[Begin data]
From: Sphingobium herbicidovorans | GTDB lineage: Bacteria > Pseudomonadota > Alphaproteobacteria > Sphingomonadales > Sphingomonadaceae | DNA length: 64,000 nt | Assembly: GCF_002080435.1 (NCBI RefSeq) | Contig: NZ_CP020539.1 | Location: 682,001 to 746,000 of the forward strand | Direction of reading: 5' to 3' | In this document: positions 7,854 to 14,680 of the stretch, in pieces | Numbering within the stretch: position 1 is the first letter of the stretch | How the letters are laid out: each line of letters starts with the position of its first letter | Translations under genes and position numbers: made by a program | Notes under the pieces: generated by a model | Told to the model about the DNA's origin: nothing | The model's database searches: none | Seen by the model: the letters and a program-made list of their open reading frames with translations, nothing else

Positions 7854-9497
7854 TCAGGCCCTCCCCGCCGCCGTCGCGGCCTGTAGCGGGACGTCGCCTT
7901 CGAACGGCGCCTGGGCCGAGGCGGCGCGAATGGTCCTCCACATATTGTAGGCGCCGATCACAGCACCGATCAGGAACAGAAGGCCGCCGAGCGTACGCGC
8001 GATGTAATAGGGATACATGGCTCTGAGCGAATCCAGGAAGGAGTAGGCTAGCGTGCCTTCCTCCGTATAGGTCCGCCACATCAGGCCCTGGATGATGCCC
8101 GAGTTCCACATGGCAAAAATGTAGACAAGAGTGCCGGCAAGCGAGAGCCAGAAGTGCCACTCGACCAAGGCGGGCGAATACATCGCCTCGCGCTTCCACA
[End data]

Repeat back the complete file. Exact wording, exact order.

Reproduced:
From: Sphingobium herbicidovorans | GTDB lineage: Bacteria > Pseudomonadota > Alphaproteobacteria > Sphingomonadales > Sphingomonadaceae | DNA length: 64,000 nt | Assembly: GCF_002080435.1 (NCBI RefSeq) | Contig: NZ_CP020539.1 | Location: 682,001 to 746,000 of the forward strand | Direction of reading: 5' to 3' | In this document: positions 7,854 to 14,680 of the stretch, in pieces | Numbering within the stretch: position 1 is the first letter of the stretch | How the letters are laid out: each line of letters starts with the position of its first letter | Translations under genes and position numbers: made by a program | Notes under the pieces: generated by a model | Told to the model about the DNA's origin: nothing | The model's database searches: none | Seen by the model: the letters and a program-made list of their open reading frames with translations, nothing else

Positions 7854-9497
7854 TCAGGCCCTCCCCGCCGCCGTCGCGGCCTGTAGCGGGACGTCGCCTT
7901 CGAACGGCGCCTGGGCCGAGGCGGCGCGAATGGTCCTCCACATATTGTAGGCGCCGATCACAGCACCGATCAGGAACAGAAGGCCGCCGAGCGTACGCGC
8001 GATGTAATAGGGATACATGGCTCTGAGCGAATCCAGGAAGGAGTAGGCTAGCGTGCCTTCCTCCGTATAGGTCCGCCACATCAGGCCCTGGATGATGCCC
8101 GAGTTCCACATGGCAAAAATGTAGACAAGAGTGCCGGCAAGCGAGAGCCAGAAGTGCCACTCGACCAAGGCGGGCGAATACATCGCCTCGCGCTTCCACA